If you’re in the market for a “greener” mode of transportation, check out the 2013 Hyundai Sonata Hybrid. It has an advanced version of Hyundai’s Hybrid Blue Drive system that increases fuel efficiency and operates in the all-electric mode more often and for a longer time.
The improved system optimizes electriconly driving with a higher output 35kw electric motor, a more powerful 47 kW Lithium Polymer battery pack and an optimized hybrid operating strategy. These upgrades are paired with a 2.4-liter fourcylinder engine that now runs on a more efficient Atkinson cycle and an enhanced transmission to generate 199 hp.
The new Blue Drive system delivers better fuel efficiency by increasing the overall available electric drive power to allow more miles between fill ups. As in previous Sonata Hybrids, the new version uses a clutch to decouple the gasoline engine from the drivetrain. In pure electric drive, it has a not-to-shabby top speed of 75 mph.
Hyundai engineers have increased the overall amount of available electrical drive power and improved the efficiency of the Hybrid Blue Drive operating system in this latest Sonata Hybrid. Using a higher output 35kw electric motor and the more powerful 47kw Lithium Polymer battery pack, the Hybrid Blue Drive powertrain maximizes electric-only driving.
The improved operating system takes advantage of newly developed driving pattern detection and engine on/off optimization logic. The availability of more battery energy allows for more flexibility in running the gasoline engine at optimum efficiency, which saves gas. Better kinetic energy recovery and increased charging efficiency powers the Sonata Hybrid in the all-electric mode more often and for longer periods of time, thus increasing fuel economy. Interestingly, the Sonata Hybrid’s new 47kw lithium polymer battery pack not only is more powerful and more energy dense, it also weighs less and takes up less space in the trunk. The weight has dropped from 96 pounds to 91 pounds, while trunk space has increased from 10.7 cubic feet to 12.1 cubic feet.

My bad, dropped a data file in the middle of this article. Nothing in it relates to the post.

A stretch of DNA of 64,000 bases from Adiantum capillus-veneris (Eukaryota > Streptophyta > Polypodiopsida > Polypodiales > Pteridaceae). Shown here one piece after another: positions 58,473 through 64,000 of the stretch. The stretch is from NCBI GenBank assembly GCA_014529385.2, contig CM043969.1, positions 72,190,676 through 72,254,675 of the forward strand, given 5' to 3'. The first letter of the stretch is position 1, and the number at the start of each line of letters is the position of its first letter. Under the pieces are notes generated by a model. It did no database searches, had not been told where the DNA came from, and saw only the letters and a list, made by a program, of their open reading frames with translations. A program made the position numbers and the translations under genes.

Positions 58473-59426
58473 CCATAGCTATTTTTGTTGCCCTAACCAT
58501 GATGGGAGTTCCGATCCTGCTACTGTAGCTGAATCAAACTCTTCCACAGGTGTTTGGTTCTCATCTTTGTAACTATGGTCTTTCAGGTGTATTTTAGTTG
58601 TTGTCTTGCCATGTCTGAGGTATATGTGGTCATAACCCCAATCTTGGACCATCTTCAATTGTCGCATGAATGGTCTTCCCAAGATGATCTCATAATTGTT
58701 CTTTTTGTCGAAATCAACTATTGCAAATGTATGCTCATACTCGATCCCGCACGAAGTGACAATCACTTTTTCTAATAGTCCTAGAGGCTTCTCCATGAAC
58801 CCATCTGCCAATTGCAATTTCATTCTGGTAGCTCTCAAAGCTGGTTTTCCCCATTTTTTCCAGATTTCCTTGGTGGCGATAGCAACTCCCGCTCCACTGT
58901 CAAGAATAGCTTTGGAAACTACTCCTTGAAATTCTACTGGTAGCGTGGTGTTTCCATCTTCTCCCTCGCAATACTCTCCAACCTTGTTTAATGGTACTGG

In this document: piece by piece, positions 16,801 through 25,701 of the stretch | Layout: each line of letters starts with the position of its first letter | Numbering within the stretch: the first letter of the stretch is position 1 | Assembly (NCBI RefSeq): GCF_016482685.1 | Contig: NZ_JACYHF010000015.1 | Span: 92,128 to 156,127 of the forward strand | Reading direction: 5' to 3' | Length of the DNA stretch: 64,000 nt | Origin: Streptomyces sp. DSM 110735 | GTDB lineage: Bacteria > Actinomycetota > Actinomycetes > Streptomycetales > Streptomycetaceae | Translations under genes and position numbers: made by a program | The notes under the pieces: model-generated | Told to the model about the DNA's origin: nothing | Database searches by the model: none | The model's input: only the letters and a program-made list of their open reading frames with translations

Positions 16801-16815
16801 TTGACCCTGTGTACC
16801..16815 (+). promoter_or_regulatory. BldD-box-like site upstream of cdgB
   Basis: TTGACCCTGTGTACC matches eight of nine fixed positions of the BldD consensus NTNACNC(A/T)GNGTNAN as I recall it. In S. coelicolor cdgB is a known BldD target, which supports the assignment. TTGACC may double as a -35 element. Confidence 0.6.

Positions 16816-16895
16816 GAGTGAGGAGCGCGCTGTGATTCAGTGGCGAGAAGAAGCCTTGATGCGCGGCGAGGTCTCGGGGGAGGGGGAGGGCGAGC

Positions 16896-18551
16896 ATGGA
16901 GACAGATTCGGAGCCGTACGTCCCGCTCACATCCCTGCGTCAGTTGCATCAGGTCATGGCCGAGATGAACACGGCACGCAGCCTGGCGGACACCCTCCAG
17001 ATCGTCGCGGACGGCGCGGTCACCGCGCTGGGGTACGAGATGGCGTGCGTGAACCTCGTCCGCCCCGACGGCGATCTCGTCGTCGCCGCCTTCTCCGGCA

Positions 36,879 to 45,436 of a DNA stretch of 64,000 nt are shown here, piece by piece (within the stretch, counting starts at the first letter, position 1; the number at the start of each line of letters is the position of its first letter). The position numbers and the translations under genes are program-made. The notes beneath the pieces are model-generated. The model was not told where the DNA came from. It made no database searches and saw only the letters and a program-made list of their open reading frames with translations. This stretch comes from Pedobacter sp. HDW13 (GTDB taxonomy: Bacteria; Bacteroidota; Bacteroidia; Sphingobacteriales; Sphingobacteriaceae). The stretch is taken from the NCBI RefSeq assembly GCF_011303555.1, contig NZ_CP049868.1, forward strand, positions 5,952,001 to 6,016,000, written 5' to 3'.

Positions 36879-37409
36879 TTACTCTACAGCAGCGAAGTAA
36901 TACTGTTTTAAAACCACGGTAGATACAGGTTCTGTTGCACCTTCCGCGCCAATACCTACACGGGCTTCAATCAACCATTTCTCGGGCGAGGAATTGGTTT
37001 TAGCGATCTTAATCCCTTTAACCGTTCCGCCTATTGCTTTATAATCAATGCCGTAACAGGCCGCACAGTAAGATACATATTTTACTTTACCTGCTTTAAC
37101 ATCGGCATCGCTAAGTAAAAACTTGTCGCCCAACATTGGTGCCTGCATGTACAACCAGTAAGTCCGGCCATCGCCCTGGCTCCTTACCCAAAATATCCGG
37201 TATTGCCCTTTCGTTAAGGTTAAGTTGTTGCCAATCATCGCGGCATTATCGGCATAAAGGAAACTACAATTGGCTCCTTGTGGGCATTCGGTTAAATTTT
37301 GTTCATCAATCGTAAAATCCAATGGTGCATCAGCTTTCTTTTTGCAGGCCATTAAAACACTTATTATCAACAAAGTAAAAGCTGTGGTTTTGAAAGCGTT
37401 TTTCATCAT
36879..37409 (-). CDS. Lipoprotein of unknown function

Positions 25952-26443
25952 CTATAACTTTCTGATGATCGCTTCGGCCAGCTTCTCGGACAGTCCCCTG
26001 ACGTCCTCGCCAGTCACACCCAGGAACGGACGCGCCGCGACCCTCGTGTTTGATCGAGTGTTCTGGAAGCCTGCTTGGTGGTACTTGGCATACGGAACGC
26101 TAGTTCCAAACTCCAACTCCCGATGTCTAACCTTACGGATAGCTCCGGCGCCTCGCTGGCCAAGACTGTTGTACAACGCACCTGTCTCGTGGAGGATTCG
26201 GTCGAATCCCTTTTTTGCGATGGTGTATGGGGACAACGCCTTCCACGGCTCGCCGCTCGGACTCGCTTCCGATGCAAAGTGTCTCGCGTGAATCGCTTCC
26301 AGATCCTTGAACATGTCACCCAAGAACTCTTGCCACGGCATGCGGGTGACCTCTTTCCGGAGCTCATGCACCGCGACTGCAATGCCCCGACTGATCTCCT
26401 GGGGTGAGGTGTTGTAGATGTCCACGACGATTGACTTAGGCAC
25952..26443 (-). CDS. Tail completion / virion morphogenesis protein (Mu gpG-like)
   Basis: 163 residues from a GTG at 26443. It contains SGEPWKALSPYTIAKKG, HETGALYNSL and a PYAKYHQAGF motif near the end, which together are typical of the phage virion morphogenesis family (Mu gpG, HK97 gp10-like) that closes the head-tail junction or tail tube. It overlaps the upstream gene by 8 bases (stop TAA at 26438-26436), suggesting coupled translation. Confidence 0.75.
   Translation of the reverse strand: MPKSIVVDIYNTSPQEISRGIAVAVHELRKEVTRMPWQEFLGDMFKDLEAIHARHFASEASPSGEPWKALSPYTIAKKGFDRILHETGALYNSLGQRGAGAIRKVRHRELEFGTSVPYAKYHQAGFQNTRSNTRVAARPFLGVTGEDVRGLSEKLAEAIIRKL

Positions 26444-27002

The improved efficiency of the battery pack is key to recovering more kinetic energy from braking and charging from the engine to help drive the vehicle. The newly optimized system allows the battery to store more usable energy, allowing more all-electric driving, cutting both fuel consumption and emissions.
The 2013 Sonata Hybrid design is basically unchanged, except for re-shaped front and rear fascias with a deeper air dam, extended rocker panels and lower drag wheels that allow air to flow around the body with less resistance.
The base price on the 2013 Hyundai Sonata Hybrid is $25,650.
Ron Beasley is the automotive editor for Miami’s Community Newspapers. He may be contacted by calling 305-662-2277, ext. 261, or by addressing email correspondence to LetsTalkCars@aol.com